It may be a new year, but with that, comes the heart of winter and one thing a lot of Alaskans can get excited about: sled dog racing.
January is when the real races start in Alaska, with a major mid-distance race falling every single weekend that month and into February. Two major races -- the newly formed Top of the World 350 and the traditional season-opener Sheep Mountain 150 -- both were canceled early in the season. Only one race, the Two Rivers Solstice 50/100 managed to go in 2013, with Aliy Zirkle coming out on top with a win in the 100-mile race over experienced veterans like kennel partner Allen Moore and four-time Iditarod champ Jeff King.
While the races serve as important qualifiers for rookie mushers hoping to enter the 1,000-mile Iditarod and Yukon Quest sled dog races, they also can serve as a gauge for fans about potential front-runners in the weeks leading up to the longer races.
Here's a rundown of some of some of the larger races set to go over the next month. It's important to note that all races are subject to inclement weather and usually make determinations in the days before on whether they will actually happen or not.
Jan. 4 -- Knik 200
With the Sheep Mountain canceled, the Knik 200 becomes the de facto season opener, making a return after its own cancelation in 2012 due to poor trail conditions. The race, held every year in honor of the "father of the Iditarod" Joe Redington Sr., is looking to take more advantage of social media this year according to race manager Robert Sexton. The race will also deploy two "parrot" drones to shoot aerial footage of the mushers and hopefully live-stream the start.
That heightened Internet presence will give fans a good chance to follow the race, which is expected to be competitive. Annual top contenders Ray Redington Jr., Jake Berkowitz, Hugh Neff and 2013 Iditarod Rookie of the Year Joar Leifseth Ulsom are included on the 40-team roster.
It's unclear what the purse will be this year, though Sexton said it generally averages around $8,000. The race starts at Knik Lake, 12 miles outside of Wasilla on Jan. 4.
Jan. 11 -- Copper Basin 300
With the race filled, there's also a desire to return to the full 300 miles. When the Summit Lake Lodge burned down a number of years ago, the trail changed, chopping roughly 30 miles off the course. This year an extra loop of trail has been added to push the mileage to about 305, according to Race spokesperson Meg Jensen.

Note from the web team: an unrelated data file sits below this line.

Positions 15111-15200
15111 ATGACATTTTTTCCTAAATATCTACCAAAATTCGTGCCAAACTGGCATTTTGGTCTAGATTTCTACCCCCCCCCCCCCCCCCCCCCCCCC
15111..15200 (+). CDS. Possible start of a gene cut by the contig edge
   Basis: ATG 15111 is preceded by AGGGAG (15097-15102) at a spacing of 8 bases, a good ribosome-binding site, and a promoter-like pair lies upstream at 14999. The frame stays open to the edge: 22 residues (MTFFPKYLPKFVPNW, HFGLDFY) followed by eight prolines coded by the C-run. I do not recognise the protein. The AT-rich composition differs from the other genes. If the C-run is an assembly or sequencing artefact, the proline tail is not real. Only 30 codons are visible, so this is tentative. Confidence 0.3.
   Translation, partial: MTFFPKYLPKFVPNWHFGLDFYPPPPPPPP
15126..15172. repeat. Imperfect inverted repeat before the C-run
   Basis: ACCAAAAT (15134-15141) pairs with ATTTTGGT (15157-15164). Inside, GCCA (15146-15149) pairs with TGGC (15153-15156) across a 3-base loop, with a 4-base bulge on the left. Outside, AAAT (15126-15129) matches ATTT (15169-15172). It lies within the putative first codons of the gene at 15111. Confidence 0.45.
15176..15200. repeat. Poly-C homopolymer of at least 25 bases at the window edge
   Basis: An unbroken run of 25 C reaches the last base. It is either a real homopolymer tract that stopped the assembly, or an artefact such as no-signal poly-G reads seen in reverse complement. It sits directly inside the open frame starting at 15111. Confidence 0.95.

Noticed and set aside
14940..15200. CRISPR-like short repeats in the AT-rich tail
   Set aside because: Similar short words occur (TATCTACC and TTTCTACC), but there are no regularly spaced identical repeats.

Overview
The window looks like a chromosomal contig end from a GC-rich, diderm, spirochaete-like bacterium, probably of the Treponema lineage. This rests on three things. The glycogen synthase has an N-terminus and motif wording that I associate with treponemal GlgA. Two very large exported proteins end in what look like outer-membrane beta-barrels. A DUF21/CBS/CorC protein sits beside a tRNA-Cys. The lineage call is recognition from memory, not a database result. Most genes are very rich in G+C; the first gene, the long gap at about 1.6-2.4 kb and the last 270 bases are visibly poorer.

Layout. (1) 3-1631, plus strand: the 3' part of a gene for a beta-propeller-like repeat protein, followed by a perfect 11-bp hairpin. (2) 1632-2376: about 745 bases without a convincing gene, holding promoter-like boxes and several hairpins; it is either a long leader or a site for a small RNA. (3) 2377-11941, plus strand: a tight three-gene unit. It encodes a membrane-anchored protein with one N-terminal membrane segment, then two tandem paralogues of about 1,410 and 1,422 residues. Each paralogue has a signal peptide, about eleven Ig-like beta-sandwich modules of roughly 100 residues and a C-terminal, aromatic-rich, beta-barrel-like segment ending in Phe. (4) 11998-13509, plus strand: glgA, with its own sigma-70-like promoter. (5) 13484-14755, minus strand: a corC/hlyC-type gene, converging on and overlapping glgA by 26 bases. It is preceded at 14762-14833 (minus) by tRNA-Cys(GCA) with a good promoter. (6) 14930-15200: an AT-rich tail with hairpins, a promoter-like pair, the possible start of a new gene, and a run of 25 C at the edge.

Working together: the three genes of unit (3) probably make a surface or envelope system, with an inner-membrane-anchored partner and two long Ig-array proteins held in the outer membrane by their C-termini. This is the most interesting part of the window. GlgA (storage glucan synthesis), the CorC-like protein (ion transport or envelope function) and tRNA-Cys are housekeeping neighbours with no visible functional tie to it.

Jensen also said this year's race features an eclectic mix of racers. Returning is defending champ Allen Moore and slew of serious contenders, though roughly half the field is made up of rookies, an oddity for the race. She said there's also a mix of racers from all over the world -- including Russia, Sweden and even Australia.
Jan. 17 -- Kuskokwim 300
It's already host of the biggest prize in all of mid-distance sled dog racing, with a $110,000 purse, but this year, Bethel's Kuskokwim 300 is expected to get a little more exciting.
For the first year, mushers will be able to take their mandatory six-hour layover in one-hour increments instead of in one full stop. The hope is to change up the strategy of mushers, according to race manager Zach Fansler.
In the past, mushers would take their 6-hour breaks in the village of Kalskag before trekking off to the halfway point of Aniak 30 miles away. That meant villagers would only get a quick glimpse of most mushers, who would head back out on the trail.
"Our hope is it does introduce some new strategies and hopefully it will make for a more exciting race," Fansler said.
For the 34th running of the K300, defending champ Jeff King is back, as well as a number of past winners, including father and son individual champs Martin and Rohn Buser, Paul Gebhardt and John Baker.
Jan. 24 -- Northern Lights 300
While a few familiar, competitive names have signed up for the Northern Lights 300 -- in particular four-time Yukon Quest champ Hans Gatt and 2012 Iditarod champ Dallas Seavey -- at the end of the day, the race is less about racing and more about giving experience to mushers looking to qualify for the longer races.
"(The race) should be a quality adventure, a lot of fun, it should be a challenge, with a lot of camaraderie and help from other mushers," said race manager Sue Allen.
While there is a purse, it gets distributed evenly for finishing mushers. To add to the experience, the course follows the first three checkpoints of the Iditarod -- Yentna Station, Skwentna and Finger Lake. It even starts at Happy Trails Kennel, home to Martin Buser's team. Buser -- a four-time Iditarod champion -- serves as host and a de facto mentor on the trail.
Feb. 1 -- Tustumena 200
Want an idea of how popular the Tustumena 200 is? Consider that it only took one hour for all 40 spots to be filled up for the 30th running of the race, according to race director Tami Murray.
"It just gotten bigger and better," she said.
One thing that's notably gotten bigger? The purse, which has doubled this year from $25,000 to $50,000. That means the winner will take home a whopping $10,000 for the 200-mile race that starts in Kasilof and follows trails on the Kenai Peninsula to Homer and back.
Locals Paul Gebhardt and 2013 defending Iditarod champ Mitch Seavey have signed up, as has Seavey's youngest son, Conway. If he finishes, Conway Seavey will be the youngest musher to complete the race at 17, according to Murray. And if he wins -- which with the ultra-competitive Seavey family is always a possibility -- he could also be the first musher to win the junior race, the 100-mile race and the 200.